Emissions and Constituent Labelling

Overview

Disclosure of constituents and emissions has presented a unique challenge to government regulators. Cigarette smoke contains approximately 4,000 chemicals, including over 60Screen Shot 2556-02-13 at 12.18.39 PM carcinogens and toxins such as polonium-210, benzene, and arsenic.75 Although there is general agreement that cigarette packages should include some information on the toxic and addictive properties of tobacco products, regulators continue to struggle with how to communicate this information in a feasible and meaningful way to consumers.

At present, national authorities have taken different approaches to labelling constituents and emissions. The traditional regulatory practice in many jurisdictions has been to require manufacturers to print levels for three emissions in the mainstream smoke: tar, nicotine, and carbon monoxide (CO). These numbers are typically printed on the side of packages. In fact, communicating emissions numbers to consumers was originally an industry practice. Tobacco manufacturers have communicated tar and nicotine numbers directly to smokers ever since the health risks of smoking became publicly known.76 These early forms of “product disclosure” were motivated less by consumer protection than by a marketing strategy intended to capitalize upon widespread misperceptions of “lower tar” products. Despite early objections by regulatory authorities such as the U.S. Federal Trade Commission, this industry practice has become a common regulatory practice throughout the world.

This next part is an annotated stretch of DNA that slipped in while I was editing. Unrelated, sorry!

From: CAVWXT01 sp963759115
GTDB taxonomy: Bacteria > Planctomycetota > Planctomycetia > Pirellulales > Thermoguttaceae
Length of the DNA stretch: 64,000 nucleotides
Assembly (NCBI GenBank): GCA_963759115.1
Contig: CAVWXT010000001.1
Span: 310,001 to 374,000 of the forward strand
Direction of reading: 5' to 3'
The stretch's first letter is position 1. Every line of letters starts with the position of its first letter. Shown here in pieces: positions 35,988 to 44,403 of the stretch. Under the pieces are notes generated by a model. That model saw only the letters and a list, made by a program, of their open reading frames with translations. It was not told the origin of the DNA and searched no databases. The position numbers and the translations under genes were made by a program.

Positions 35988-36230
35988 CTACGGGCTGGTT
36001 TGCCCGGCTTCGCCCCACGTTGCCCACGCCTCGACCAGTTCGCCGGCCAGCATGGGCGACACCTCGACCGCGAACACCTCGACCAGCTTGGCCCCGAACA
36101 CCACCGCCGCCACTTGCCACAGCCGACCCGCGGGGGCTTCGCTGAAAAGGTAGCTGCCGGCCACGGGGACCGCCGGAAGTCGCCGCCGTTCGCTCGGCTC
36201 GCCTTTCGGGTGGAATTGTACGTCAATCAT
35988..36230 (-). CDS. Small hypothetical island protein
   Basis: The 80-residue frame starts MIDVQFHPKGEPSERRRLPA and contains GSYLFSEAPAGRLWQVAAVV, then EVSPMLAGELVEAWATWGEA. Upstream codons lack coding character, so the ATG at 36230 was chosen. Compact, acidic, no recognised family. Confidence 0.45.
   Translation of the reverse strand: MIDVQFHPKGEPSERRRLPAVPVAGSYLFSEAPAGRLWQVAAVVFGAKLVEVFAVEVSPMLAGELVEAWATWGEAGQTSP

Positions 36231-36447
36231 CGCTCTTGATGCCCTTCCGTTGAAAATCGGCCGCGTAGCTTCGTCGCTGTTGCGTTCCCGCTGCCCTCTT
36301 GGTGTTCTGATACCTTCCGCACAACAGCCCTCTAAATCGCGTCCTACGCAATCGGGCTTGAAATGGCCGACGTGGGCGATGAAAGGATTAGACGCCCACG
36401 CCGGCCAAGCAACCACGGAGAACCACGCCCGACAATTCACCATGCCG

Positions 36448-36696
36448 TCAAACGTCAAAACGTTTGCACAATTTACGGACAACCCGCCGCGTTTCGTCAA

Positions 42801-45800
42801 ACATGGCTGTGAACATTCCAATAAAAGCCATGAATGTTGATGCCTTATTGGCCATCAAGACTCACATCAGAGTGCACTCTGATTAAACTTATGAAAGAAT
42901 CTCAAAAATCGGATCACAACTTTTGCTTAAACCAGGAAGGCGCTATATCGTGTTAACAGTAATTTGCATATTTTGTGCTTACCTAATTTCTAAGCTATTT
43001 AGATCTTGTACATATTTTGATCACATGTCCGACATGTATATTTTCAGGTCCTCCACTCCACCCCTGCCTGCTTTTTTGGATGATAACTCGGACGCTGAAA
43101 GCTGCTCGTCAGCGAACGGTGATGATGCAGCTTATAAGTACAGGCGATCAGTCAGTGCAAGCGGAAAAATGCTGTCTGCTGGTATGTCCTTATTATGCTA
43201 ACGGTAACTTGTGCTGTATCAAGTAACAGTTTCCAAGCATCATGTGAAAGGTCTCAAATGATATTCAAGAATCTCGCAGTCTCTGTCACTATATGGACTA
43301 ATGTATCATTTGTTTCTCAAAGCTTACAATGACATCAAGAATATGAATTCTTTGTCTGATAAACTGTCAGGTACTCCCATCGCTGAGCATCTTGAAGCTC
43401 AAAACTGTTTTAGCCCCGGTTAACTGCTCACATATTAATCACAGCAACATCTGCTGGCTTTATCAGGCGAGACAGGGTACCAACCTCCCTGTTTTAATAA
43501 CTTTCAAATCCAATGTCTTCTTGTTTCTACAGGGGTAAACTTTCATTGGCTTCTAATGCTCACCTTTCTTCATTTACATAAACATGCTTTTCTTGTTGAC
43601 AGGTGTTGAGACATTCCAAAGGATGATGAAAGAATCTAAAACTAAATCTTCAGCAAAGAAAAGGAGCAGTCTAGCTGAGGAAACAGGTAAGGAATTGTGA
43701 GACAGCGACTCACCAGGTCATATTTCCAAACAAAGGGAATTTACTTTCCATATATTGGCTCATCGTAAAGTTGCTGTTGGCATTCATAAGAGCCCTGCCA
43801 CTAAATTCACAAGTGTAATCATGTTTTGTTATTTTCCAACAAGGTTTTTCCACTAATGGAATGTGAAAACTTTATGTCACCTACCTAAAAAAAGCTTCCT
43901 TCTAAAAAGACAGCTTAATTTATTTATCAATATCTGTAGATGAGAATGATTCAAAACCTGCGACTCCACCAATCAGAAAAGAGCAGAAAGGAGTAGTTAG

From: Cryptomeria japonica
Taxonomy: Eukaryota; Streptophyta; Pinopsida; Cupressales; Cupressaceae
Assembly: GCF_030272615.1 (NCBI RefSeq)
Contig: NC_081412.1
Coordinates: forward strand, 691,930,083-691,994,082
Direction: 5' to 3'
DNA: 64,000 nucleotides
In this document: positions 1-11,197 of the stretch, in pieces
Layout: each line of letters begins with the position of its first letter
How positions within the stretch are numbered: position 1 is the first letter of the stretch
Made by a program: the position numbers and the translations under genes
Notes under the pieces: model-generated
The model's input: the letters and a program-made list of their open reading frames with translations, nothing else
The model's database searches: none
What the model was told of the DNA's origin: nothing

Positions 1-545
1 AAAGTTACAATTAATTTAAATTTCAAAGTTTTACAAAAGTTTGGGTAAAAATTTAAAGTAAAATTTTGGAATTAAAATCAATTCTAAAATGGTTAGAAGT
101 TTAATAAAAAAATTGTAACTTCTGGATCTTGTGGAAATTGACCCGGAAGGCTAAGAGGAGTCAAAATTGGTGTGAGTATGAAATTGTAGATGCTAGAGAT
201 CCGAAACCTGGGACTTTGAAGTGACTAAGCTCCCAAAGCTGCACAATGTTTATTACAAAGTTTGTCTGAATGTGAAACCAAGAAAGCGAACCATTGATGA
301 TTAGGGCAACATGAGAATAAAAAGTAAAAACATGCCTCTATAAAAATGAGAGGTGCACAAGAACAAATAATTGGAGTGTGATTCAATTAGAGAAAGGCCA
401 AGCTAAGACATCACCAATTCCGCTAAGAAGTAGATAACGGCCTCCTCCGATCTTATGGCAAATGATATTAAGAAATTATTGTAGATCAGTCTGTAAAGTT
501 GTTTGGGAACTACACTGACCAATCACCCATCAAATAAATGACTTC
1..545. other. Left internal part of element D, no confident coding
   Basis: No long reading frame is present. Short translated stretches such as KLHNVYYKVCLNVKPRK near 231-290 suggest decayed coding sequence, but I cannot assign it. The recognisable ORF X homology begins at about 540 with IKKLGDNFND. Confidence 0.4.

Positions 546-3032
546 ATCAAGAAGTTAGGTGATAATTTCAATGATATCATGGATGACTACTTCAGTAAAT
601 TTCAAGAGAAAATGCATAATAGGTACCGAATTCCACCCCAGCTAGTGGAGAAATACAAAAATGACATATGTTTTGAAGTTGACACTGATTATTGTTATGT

Screen Shot 2556-02-13 at 12.18.23 PMThe underlying premise for communicating tar and nicotine numbers directly to consumers – that “low tar” cigarettes are less harmful – has been rejected. Not only has the epidemiological data failed to detect differences in risk, but the serious limitations of emission testing methods have also become apparent. Scientific consensus is that tar, nicotine, and carbon monoxide emission numbers do not offer smokers meaningful information on the amount of tar and nicotine they will receive from a cigarette, or on the relative amounts of tar and nicotine exposure they are likely to receive from smoking different brands of cigarettes.